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Given the robust reporting system, Covid deaths are unlikely to be missed: Government News from India

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NEW DELHI: Refuting media reports that the alleged death toll from Covid-19 in India was “highly underestimated”, the government said Thursday that reports assume that all excess mortality figures are deaths Covid, which is not based on facts and is totally fallacious. Given India’s robust statute-based death registration system, while some cases might go unnoticed under infectious disease principles and management, deaths are unlikely to be missed, the union health ministry said.
There have been some recent media reports alleging that India’s excess death toll during the pandemic could be in the millions, calling the official number of Covid-19 deaths “highly underestimated,” the ministry said in a statement.
In these news reports, which cite the results of some recent studies, age-specific infection death rates from the United States and European countries have been used to calculate excess deaths in India based on seropositivity.
“The extrapolation of deaths has been made on the bold assumption that the probability of an infected person dying is the same in all countries, ruling out the interaction between various direct and indirect factors such as race, ethnic origin, constitution genomics of a population, levels of exposure to other diseases and associated immunity were developed in that population, “the statement said.
Furthermore, seroprevalence studies are not only used to guide strategy and measures to further prevent the spread of infection to vulnerable populations, but are also used as another basis for extrapolating deaths.
The studies also have another potential concern that antibody titers may decline over time, leading to an underestimation of the true prevalence and a corresponding overestimation of the death rate from infection.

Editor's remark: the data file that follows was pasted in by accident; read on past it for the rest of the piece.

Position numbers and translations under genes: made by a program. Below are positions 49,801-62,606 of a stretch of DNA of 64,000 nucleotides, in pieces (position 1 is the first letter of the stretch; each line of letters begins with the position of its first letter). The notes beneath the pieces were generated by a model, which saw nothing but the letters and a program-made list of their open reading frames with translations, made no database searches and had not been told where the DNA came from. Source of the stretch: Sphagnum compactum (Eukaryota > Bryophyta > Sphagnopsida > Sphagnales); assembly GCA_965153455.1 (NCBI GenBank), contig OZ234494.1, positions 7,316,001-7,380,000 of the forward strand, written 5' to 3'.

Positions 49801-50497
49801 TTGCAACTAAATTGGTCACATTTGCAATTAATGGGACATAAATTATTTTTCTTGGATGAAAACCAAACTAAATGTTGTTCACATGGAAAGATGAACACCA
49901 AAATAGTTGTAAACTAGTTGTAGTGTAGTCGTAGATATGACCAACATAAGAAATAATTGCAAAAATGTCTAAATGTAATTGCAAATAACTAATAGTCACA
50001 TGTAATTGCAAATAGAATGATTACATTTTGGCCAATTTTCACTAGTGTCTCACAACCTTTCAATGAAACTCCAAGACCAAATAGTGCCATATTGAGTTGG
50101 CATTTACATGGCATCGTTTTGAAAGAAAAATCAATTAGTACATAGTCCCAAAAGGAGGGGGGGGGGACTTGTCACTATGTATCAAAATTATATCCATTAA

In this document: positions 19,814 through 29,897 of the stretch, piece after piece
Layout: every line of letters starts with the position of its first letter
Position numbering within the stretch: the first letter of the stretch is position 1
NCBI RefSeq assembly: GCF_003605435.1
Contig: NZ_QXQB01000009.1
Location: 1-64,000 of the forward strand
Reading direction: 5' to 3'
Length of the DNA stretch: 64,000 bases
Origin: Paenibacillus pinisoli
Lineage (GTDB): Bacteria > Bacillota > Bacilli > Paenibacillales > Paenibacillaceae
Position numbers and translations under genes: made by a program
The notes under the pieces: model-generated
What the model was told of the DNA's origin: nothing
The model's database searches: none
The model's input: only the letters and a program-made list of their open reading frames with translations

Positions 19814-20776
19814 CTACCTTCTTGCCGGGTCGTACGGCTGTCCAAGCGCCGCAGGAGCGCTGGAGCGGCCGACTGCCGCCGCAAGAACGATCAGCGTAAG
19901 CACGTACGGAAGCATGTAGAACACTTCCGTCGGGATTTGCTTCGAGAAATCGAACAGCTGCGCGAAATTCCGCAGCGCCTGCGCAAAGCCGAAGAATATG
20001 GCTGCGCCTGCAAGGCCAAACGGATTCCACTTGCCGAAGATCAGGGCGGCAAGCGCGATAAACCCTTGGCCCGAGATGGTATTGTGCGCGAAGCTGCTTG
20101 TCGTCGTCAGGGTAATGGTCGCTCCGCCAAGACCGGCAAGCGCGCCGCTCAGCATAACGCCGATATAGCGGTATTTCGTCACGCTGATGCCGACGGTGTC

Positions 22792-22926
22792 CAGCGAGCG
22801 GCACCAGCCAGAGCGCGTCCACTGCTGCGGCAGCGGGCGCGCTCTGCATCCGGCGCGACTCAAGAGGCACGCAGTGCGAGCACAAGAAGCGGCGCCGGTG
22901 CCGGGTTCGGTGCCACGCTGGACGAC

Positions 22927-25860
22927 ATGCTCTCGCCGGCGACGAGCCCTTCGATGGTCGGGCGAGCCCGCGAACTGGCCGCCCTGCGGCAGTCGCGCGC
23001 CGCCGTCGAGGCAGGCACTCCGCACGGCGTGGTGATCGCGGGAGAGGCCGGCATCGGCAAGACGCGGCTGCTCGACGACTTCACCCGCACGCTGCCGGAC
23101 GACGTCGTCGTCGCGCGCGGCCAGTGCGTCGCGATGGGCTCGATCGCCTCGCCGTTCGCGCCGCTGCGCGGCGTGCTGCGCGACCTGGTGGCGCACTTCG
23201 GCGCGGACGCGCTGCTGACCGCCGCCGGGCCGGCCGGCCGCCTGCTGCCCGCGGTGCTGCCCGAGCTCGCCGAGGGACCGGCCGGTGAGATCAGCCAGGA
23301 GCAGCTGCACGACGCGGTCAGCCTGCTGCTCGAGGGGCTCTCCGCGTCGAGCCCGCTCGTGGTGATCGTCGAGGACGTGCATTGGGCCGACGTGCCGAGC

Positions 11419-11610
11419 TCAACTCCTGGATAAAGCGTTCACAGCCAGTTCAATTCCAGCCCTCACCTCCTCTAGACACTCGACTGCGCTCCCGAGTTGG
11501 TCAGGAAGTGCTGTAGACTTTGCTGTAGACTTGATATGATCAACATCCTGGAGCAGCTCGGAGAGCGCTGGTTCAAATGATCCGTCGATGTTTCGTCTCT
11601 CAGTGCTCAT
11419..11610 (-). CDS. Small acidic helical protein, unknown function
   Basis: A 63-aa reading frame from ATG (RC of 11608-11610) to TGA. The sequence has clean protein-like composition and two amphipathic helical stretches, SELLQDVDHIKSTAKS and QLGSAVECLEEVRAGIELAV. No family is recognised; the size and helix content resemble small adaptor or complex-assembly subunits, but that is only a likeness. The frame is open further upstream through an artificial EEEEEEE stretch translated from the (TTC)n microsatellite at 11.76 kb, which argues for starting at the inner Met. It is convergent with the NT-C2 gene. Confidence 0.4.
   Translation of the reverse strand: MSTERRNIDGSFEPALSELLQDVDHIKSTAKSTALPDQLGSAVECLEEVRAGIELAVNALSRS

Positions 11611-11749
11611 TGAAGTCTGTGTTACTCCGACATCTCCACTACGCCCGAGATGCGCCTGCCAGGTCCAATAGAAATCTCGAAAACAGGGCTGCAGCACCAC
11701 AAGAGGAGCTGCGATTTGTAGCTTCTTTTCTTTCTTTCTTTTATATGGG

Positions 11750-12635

“Furthermore, the reports assume that all excess mortality figures are deaths from Covid-19, which is not based on facts and is totally fallacious. Excess mortality is a term used to describe a mortality figure for all causes and attributing these deaths to Covid-19 is completely misleading, “the statement said.
India has a comprehensive contact tracing strategy. All primary contacts, whether symptomatic or asymptomatic, are tested for Covid-19. The true cases detected are those that are positive with RT-PCR, which is the gold standard of the Covid-19 test.
In addition to contacts, given the wide availability of more than 2,700 testing laboratories in the country, anyone who wants to get tested can do so. This, along with awareness campaigns about symptoms and access to medical care, has ensured that people can go to hospitals in case of need.
Given India’s robust and statute-based death registration system, deaths are unlikely to be missed.
This could also be seen in the fatality rate, which, as of December 31, 2020, was 1.45 percent and even after an unexpected increase seen in the second wave in April-May 2021, the fatality rate today it is 1.34 percent. He said.
Furthermore, the reporting of new cases and daily deaths in India follows a bottom-up approach, with districts reporting the number of cases and deaths to state governments and the Union Ministry on an ongoing basis, according to the statement.
As early as May 2020, to avoid inconsistencies or confusion in the number of reported deaths, the Indian Council for Medical Research (ICMR) issued ‘Guide for the proper registration of Covid-19 related deaths in India’ for the correct registration of all The deaths. by States / UT as recommended by WHO for mortality coding.
In his statement at Rajya Sabha, Union Health Minister Mansukh Mandaviya refuted allegations of hiding Covid-19 deaths and said that the central government only compiles and publishes data sent by state governments, according to the statement. .
The union health ministry has been repeatedly advising states and UT to register deaths according to the guidelines.
The Ministry of Health has also regularly emphasized the need for a robust reporting mechanism to monitor cases and deaths in the districts on a daily basis.
States have been advised to conduct thorough audits of their hospitals and report any cases or deaths that may have been missed with district and date details to guide data-driven decision making.
During the peak of the second wave, the entire health system focused on effective clinical management of cases requiring medical help, and correct reporting and recording could have been compromised, which is also evident in some states such as Maharashtra. , Bihar and Madhya Pradesh. reconciling his death toll recently.
In addition to these reports, the robustness of the statute-based Civil Registry System (CRS) ensures that all births and deaths in the country are recorded.
The CRS follows the process of data collection, cleaning, collation and publication of the numbers, which although it is a time-consuming process, ensures that no deaths are lost. For the extent and breadth of activity, the numbers are generally released a year later, according to the statement.



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